Security Pros Have Role in Combatting Disinformation
The COVID-19 pandemic has provided much greater opportunities for the use of disinformation to trick people into making bad decisions, according to a panel speaking on a recent webinar entitled Duped, Deluded, Deceived: How Disinformation Defrauds You.
The panellists firstly highlighted how the definition of ‘disinformation’ encompasses many common tactics used by cyber-criminals, including phishing, in which victims are duped by information that is designed to mislead.
The surge in these types of attacks this year has partly been as a result of businesses and individuals operating in new environments, in particular the shift to home working in which people are less protected by corporate networks. Niamh Muldoon, EMEA senior director in trust and cybersecurity at One Login said: “During times of uncertainty people are taken out of their comfort zone, they’re using new technologies to keep their businesses moving forward, and accessing systems and data in new ways and therefore it increases the risks and threats around uncertainty around how to operate from a security perspective.”
Another issue is that people are far more distracted by worries and fears in this period, and therefore more susceptible to clicking on bad URLs or being tricked into handing over personal details. Malicious actors have stayed abreast of new trends to effectively play on people’s emotions, with Theresa Lanowitz, head of communications at AT&T Cybersecurity, observing that the focus has continually shifted, covering areas such as the health impact, government stimulus packages, social unrest and vaccines. “Cyber-criminals, in this very well co-ordinated business model they have, follow current events,” she noted.
As well as using disinformation to commit cybercrime, this method is increasingly being utilized as a tool to spread misinformation online, something that has been highlighted during the current US election cycle. This has been brought about by the growing reliance on the internet and social media for information, which has been exacerbated by the COVID-19 pandemic, as well as celebrity culture.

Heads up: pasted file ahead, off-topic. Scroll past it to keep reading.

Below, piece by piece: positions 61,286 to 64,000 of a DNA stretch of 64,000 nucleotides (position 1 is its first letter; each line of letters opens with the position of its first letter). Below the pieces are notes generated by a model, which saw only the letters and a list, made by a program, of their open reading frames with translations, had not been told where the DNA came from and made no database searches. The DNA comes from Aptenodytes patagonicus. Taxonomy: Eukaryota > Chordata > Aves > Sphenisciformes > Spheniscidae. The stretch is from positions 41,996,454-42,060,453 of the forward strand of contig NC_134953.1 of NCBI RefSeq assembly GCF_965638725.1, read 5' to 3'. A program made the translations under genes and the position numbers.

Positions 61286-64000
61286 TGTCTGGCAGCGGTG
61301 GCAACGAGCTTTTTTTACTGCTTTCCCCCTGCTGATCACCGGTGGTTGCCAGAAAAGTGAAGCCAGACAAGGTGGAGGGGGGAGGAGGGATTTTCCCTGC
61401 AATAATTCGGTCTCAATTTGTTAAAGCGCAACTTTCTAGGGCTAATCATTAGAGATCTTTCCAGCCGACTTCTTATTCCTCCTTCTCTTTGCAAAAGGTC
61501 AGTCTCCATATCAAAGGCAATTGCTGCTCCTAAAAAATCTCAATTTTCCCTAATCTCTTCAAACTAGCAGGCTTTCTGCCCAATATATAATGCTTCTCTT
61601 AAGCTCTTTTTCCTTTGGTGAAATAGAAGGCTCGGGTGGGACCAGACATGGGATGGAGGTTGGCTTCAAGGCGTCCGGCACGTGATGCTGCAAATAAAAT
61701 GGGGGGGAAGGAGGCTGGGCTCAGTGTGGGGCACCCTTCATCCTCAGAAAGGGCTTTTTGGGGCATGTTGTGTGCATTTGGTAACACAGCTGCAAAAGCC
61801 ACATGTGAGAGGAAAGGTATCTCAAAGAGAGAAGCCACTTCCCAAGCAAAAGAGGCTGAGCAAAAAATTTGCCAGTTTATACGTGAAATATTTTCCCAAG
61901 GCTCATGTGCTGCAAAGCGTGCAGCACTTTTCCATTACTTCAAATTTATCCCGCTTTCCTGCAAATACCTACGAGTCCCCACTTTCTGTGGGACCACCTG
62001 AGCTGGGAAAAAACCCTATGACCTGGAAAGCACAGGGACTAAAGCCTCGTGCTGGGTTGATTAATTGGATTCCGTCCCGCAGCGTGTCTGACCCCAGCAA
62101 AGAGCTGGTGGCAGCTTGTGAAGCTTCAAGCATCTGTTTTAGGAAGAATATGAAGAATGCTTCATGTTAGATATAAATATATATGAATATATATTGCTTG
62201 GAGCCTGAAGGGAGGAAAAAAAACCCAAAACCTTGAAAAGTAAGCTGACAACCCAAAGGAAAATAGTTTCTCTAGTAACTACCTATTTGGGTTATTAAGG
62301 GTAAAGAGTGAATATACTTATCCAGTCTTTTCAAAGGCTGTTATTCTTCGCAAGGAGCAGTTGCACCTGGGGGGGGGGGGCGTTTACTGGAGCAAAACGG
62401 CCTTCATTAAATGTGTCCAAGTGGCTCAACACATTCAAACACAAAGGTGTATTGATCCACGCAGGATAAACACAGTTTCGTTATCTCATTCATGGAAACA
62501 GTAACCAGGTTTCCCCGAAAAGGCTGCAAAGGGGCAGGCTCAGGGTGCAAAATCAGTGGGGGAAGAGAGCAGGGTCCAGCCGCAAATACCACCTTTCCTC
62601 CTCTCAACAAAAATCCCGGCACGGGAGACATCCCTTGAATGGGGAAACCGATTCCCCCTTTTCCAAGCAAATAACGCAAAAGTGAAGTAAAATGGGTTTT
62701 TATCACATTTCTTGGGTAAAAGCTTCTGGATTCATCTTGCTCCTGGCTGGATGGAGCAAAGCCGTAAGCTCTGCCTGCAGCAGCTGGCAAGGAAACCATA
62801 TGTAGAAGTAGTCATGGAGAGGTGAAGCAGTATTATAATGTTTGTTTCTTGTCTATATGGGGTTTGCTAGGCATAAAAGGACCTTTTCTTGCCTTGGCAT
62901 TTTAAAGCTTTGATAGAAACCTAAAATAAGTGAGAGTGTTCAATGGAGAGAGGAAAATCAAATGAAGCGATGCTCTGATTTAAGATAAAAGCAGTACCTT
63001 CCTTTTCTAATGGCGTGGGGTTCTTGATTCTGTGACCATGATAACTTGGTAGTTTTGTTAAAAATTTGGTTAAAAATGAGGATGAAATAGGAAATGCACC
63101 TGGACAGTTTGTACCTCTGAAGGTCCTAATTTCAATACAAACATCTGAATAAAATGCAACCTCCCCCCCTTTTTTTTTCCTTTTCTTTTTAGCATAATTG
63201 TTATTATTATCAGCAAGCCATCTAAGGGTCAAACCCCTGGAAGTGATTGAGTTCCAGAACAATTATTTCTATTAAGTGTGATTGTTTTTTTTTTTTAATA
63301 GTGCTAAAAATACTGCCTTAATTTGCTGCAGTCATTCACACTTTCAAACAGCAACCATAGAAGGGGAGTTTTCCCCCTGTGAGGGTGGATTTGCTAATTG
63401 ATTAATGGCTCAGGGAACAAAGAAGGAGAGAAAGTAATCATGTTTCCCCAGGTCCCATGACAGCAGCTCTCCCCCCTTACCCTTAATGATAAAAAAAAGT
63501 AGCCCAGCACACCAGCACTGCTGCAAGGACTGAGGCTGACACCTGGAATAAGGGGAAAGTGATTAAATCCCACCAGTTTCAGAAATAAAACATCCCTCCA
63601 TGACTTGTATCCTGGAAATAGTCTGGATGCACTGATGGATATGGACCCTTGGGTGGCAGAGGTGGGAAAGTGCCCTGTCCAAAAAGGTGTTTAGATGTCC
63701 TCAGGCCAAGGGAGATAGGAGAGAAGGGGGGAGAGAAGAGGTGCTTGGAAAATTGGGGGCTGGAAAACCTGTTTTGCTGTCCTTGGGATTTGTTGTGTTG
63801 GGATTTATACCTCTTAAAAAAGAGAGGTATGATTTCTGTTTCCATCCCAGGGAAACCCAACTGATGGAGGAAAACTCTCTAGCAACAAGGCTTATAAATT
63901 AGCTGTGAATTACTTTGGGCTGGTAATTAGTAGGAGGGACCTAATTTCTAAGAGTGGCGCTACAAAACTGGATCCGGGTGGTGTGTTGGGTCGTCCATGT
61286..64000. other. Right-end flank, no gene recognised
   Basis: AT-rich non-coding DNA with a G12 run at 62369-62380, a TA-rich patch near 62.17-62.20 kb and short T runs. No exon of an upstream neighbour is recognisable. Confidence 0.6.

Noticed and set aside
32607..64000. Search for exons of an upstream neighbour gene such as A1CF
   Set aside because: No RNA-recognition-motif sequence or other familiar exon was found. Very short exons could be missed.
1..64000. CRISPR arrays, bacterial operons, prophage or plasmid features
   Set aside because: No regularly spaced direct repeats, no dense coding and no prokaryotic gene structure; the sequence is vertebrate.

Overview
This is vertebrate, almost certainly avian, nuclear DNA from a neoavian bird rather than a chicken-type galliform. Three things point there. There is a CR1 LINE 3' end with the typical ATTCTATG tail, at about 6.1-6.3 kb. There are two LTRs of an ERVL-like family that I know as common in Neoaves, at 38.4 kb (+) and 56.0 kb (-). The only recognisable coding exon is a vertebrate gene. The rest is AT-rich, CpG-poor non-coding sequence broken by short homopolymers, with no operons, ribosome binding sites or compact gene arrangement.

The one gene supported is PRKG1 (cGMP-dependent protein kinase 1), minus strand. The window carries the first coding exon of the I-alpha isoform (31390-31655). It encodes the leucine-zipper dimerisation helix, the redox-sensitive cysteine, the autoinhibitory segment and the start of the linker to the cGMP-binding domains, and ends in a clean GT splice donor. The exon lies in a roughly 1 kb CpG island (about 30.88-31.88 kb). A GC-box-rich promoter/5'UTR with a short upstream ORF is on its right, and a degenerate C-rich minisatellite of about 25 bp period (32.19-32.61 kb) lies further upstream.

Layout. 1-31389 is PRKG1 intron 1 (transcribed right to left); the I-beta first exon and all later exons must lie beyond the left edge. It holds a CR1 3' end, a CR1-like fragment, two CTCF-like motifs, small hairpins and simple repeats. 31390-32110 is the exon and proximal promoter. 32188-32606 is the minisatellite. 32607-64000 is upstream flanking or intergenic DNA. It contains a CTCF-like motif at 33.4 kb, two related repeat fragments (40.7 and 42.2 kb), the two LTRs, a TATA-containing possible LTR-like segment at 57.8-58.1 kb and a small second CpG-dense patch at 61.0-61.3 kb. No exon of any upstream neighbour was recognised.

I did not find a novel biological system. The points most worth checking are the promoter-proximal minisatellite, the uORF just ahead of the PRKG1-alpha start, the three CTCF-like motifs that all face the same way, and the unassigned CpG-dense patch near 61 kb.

Raj Samani, chief scientist and research fellow, McAfee, commented: “Today with the advent of social media, the construct of who we see as authoritative has fundamentally changed. We’ve seen alternative authoritative figures pushing miseducation which we’ve now categorized as misinformation.” He highlighted the conspiracy theory that 5G was causing the coronavirus, which was endorsed by certain public figures.
This problem of misinformation has been worsened by the growing division and tribalism in countries like the US over recent years, leading to much greater confirmation bias. “We need to have more education for the public on verifying information,” stated Tim Helming, security evangelist at DomainTools. This includes double checking sources and the stories themselves.
Combatting the fake news phenomenon is therefore part of the job of cybersecurity professionals, according to Muldoon. “We do have a role in the technology platforms that provide that information and validating the identity of the person that is sharing it. That’s where I believe our role comes in and making sure the controls are in place within platforms to validate the integrity of the data being shared.”
To effectively tackle the overall issue of disinformation, education and understanding is the key. Organizations can help in this regard by building a security first mindset throughout their staff, with these learnings and habits spilling out into their home lives as well. “You can tie security to business outcomes and objectives,” explained Lanowitz. “You want to set that culture at the top and have that shared responsibility model where the C-suite is leading by example and showing people what to do.”
To achieve this, first and foremost, establishing an environment which encourages people to come forward when they see anything suspicious or even when they have been tricked is critical. Helming added: “If you create a culture that intimidates and shames people for doing something like that, they’re not going to want to come forward.”